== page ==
Schectman knows $40,000 is still not enough for people to live comfortably in this expensive state, but as a nonprofit whose revenue comes from government-controlled rent prices, there are limits on what can be done, she said.
“I wish I could give everybody a 30 percent raise,” she said. “One of my biggest sorrows ... is the market dictates different levels of compensation for different kinds of workers.”
“The right thing is no one would suffer, no one would have anything less than a really good living wage.”
John Bjorklund, a maintenance mechanic at a 2Life property in Newton, has felt the sting of rising costs all around him. He rents a house in Natick, where he lives with his wife and adult stepson, and he drives a lot — to work, to check on his 90-something parents in East Bridgewater, to help out his 37-year-old son with cerebral palsy in Raynham — racking up about 300 miles a week. Gas prices have come down recently, but they’re still up nearly 26 percent from a year ago.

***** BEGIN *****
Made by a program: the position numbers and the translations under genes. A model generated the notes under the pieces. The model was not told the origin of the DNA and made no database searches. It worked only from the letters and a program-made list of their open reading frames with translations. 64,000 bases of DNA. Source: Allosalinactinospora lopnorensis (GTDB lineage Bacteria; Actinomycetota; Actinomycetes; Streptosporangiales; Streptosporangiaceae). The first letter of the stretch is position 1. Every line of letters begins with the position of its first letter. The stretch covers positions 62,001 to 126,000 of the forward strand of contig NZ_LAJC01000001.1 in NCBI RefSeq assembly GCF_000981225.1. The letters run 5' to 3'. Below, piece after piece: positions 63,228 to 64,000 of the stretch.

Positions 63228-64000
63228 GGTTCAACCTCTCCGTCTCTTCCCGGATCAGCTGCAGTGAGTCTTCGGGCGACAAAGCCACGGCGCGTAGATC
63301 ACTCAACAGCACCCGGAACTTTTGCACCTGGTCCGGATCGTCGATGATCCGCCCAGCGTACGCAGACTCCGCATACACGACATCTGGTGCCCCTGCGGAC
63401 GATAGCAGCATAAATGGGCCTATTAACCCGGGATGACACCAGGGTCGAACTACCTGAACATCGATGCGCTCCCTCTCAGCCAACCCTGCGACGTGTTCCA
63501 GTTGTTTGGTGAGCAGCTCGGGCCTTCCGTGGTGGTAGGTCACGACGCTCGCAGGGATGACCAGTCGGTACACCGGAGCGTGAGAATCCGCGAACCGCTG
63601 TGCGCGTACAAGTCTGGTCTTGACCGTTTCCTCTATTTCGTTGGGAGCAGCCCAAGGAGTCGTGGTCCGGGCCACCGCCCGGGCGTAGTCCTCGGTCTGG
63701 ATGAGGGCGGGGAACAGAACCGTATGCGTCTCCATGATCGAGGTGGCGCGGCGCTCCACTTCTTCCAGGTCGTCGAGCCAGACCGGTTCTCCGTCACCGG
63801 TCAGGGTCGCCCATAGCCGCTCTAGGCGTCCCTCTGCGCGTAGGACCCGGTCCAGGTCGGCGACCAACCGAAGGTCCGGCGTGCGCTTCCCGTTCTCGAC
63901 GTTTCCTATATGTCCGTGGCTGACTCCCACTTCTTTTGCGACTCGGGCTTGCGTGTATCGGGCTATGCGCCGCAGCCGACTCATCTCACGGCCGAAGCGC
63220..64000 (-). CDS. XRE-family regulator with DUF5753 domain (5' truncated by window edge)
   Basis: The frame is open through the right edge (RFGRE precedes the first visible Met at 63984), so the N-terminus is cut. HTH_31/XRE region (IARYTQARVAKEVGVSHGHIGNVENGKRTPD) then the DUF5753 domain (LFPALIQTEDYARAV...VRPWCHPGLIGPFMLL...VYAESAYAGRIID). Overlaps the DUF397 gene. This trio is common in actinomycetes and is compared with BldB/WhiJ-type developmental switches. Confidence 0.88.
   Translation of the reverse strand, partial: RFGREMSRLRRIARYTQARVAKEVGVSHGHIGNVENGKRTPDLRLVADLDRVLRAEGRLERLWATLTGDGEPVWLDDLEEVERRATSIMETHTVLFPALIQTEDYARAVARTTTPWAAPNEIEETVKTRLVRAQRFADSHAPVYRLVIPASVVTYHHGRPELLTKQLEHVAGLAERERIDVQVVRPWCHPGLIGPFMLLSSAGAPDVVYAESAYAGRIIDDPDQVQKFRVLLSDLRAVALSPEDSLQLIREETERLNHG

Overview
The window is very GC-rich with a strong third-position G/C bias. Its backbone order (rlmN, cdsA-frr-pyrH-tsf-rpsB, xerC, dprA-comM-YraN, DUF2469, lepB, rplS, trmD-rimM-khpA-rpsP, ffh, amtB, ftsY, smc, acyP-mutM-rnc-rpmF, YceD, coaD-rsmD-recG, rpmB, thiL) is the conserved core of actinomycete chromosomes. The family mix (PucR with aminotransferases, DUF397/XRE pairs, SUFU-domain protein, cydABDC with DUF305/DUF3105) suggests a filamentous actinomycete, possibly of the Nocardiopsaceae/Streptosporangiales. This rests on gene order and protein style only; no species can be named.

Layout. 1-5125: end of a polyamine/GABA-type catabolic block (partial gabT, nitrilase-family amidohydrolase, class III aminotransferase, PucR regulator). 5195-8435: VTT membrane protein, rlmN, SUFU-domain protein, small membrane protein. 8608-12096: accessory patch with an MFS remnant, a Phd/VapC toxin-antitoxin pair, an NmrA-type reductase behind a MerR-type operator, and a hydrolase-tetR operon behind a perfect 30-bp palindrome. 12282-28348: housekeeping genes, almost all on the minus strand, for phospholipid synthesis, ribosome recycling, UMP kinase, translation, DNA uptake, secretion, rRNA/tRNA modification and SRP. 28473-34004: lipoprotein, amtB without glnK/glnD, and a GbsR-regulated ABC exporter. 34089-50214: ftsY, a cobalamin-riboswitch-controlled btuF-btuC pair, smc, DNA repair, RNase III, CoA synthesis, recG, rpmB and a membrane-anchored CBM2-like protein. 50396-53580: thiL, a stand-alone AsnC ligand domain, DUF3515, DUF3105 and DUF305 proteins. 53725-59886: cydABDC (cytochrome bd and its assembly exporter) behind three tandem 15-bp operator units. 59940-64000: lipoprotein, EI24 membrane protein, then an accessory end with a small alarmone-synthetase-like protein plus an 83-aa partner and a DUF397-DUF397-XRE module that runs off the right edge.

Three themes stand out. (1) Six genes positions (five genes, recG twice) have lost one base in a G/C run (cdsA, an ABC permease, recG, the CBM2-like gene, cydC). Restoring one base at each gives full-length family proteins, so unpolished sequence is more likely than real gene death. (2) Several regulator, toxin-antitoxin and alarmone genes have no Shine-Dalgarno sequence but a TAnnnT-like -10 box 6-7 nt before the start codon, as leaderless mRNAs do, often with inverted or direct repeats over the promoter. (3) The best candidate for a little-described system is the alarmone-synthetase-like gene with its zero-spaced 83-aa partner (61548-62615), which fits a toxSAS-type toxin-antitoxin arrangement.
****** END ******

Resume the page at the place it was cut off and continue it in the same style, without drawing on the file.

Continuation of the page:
He and his wife are also making more trips to Costco than they used to, and trying to shop the sales.
“I’ve never had a lot of money in my life, so I’ve always had to kind of shop around, be cautious about what I buy,” he said.
Bjorklund and his wife, both 62, are thinking about retirement. But their modest savings account has shrunk, and he may have to work longer than planned. His job is physically taxing — turning over apartments, fixing equipment, clearing sidewalks and stairs in the winter. “I can’t see myself plowing snow at 70 years old,” he said.
Bjorklund, who also plays guitar in a rock band, got a 4.2 percent raise in April — more than he normally gets, but less than others received.